For Law abiding citizens & residents; 'An effective authority figure knows trust and accountability are paramount.'
The 1829 Metropolitan Police Act created a modern police force. It created a service [“by public consent”] to be apolitical, to maintain the peace and apprehend criminals for the courts to process according to the law, without
bias or prejudice. To take over the locally maintained system of volunteer constables of the Parish Councils and the watchmen. Also the authority and purview of the Bow Street Runners was greatly diminished.
As Home secretary Robert Peel developed,
to define an ethical police force. The principles traditionally ascribed to Peel state that:
Whether the police are effective is not measured on the number of arrests, but on the lack of crime.
Above all else, an effective authority
figure knows trust and accountability are paramount. Hence, Peel's most often quoted principle that "The police are the public and the public are the police." [It should have been added in, to the ‘Law abiding' public]
The nine principles were as follows:
1. To prevent crime and disorder, as an alternative to their repression by military force and severity of legal punishment.
2. To recognise always that the power of the police to fulfill their functions
and duties is dependent on public approval of their existence, actions and behaviour, and on their ability to secure and maintain public respect.
3. To recognise always that to secure and maintain the respect and approval of the public means also the
securing of the willing co-operation of the public in the task of securing observance of laws.
4. To recognise always that the extent to which the co-operation of the public can be secured diminishes proportionately the necessity of the use of physical
force and compulsion for achieving police objectives.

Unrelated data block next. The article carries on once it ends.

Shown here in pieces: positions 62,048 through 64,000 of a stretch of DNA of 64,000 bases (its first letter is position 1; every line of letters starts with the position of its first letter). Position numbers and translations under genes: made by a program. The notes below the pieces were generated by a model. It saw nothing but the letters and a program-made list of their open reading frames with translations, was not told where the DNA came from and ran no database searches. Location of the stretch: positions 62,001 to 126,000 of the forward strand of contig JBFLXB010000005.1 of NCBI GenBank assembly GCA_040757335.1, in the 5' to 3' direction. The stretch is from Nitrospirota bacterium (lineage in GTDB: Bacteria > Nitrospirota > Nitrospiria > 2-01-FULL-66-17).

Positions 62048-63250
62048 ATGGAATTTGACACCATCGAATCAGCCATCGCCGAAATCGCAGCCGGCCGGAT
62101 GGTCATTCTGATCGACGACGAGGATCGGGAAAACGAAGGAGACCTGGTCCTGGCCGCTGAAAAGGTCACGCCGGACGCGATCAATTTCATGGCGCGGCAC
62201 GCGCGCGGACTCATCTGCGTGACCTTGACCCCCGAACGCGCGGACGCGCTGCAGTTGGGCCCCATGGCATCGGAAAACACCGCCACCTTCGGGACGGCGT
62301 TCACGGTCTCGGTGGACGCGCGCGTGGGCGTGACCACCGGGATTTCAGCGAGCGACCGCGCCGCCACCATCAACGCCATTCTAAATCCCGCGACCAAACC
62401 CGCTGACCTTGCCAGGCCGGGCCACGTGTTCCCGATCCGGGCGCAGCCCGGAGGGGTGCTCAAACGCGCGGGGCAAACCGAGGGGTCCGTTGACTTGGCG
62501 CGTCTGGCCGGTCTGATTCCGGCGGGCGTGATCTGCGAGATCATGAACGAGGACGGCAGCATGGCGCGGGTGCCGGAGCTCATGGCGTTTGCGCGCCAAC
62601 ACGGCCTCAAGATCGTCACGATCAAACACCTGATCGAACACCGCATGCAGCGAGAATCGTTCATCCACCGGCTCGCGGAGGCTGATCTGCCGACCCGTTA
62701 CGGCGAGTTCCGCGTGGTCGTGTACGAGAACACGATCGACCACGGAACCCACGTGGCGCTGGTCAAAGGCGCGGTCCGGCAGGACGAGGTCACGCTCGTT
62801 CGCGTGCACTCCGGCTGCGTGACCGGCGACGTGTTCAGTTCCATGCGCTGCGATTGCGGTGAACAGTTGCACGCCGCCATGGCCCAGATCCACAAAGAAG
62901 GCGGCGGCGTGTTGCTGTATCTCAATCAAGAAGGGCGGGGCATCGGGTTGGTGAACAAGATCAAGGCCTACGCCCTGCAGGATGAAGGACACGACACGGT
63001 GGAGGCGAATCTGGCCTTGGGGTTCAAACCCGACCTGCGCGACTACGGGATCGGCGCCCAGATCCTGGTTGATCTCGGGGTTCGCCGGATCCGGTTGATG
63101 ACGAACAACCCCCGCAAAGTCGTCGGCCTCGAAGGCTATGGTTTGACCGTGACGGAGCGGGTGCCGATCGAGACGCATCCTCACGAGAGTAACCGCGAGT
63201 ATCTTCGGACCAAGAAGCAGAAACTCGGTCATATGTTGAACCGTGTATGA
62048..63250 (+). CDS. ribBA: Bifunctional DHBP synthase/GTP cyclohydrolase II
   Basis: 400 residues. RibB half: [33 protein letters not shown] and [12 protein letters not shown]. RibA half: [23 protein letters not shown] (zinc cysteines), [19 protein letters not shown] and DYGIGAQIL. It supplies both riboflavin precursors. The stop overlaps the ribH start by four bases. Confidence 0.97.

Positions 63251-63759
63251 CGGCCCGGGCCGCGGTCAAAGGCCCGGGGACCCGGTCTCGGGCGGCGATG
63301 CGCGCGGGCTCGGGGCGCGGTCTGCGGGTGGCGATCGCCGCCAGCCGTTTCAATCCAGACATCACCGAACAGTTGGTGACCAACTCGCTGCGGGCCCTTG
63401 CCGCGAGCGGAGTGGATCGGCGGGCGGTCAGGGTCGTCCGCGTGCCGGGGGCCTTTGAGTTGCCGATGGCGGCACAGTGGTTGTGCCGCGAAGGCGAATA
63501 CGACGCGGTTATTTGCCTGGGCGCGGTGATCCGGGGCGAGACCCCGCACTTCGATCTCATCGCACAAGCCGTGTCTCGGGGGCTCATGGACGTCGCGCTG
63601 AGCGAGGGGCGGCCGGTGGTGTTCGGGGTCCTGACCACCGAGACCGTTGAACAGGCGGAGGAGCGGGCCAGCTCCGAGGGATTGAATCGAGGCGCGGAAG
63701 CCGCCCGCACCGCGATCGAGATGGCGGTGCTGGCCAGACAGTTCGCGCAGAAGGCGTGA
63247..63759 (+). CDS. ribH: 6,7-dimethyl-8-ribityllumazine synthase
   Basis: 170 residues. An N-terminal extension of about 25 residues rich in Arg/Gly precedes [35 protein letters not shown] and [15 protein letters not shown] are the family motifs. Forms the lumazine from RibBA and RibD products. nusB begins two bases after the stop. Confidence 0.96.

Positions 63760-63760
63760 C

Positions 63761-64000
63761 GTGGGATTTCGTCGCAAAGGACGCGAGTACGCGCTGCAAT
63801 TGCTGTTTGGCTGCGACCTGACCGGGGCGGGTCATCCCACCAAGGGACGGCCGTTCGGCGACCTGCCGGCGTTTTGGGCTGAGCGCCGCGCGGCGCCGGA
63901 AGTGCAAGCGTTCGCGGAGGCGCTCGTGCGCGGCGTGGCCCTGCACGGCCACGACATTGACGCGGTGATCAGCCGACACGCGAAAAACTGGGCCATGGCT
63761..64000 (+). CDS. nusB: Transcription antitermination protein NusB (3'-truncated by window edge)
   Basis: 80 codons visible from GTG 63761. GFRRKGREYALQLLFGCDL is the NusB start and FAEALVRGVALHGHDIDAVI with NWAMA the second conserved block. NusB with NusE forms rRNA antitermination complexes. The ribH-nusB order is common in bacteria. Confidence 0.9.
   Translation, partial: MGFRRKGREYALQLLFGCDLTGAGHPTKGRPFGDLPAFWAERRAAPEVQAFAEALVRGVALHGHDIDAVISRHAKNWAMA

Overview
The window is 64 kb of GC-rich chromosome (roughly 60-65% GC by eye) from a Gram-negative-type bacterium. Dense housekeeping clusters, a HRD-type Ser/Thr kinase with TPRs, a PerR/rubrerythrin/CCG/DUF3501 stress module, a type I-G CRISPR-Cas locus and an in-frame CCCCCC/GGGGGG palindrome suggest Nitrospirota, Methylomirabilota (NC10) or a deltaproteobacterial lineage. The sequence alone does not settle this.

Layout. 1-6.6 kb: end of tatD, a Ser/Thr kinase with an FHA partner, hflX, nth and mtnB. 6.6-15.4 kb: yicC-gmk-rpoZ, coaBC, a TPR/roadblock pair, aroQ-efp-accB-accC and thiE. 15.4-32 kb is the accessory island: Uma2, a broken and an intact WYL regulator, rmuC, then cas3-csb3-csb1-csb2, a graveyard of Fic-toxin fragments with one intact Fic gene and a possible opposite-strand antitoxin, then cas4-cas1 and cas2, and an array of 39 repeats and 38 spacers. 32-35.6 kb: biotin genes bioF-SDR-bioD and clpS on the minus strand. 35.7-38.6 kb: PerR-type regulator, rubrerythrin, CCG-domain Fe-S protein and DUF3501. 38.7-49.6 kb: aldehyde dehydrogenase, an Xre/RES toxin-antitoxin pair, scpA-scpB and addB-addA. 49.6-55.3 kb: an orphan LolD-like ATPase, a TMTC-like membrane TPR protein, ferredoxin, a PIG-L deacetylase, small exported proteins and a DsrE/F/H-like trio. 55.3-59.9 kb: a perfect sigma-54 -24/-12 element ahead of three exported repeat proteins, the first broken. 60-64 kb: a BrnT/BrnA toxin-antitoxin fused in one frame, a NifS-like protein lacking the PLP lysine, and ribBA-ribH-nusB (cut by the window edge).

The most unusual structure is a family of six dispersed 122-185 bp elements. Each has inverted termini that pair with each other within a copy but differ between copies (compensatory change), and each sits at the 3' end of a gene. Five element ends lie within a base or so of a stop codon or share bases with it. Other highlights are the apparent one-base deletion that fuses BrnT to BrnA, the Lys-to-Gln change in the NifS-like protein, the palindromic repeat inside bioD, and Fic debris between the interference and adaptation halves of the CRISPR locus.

5. To seek and preserve public favour, not by pandering to public opinion, but by constantly demonstrating absolutely impartial service to law, in complete independence of policy, and without regard
to the justice or injustice of the substance of individual laws, by ready offering of individual service and friendship to all members of the public without regard to their wealth or social standing, by ready exercise of courtesy and friendly good humour,
and by ready offering of individual sacrifice in protecting and preserving life.
6. To use physical force only when the exercise of persuasion, advice and warning is found to be insufficient to obtain public co-operation to an extent
necessary to secure observance of law or to restore order, and to use only the minimum degree of physical force which is necessary on any particular occasion for achieving a police objective.
7. To maintain at all times a relationship with the public
that gives reality to the historic tradition that the police are the public and that the public are the police, the police being only members of the public who are paid to give full-time attention to duties which are incumbent on every citizen in the interests
of community welfare and existence.
8. To recognise always the need for strict adherence to police-executive functions, and to refrain from even seeming to usurp the powers of the judiciary of avenging individuals or the State, and of authoritatively
judging guilt and punishing the guilty.
9. To recognise always that the test of police efficiency is the absence of crime and disorder, and not the visible evidence of police action in dealing with them.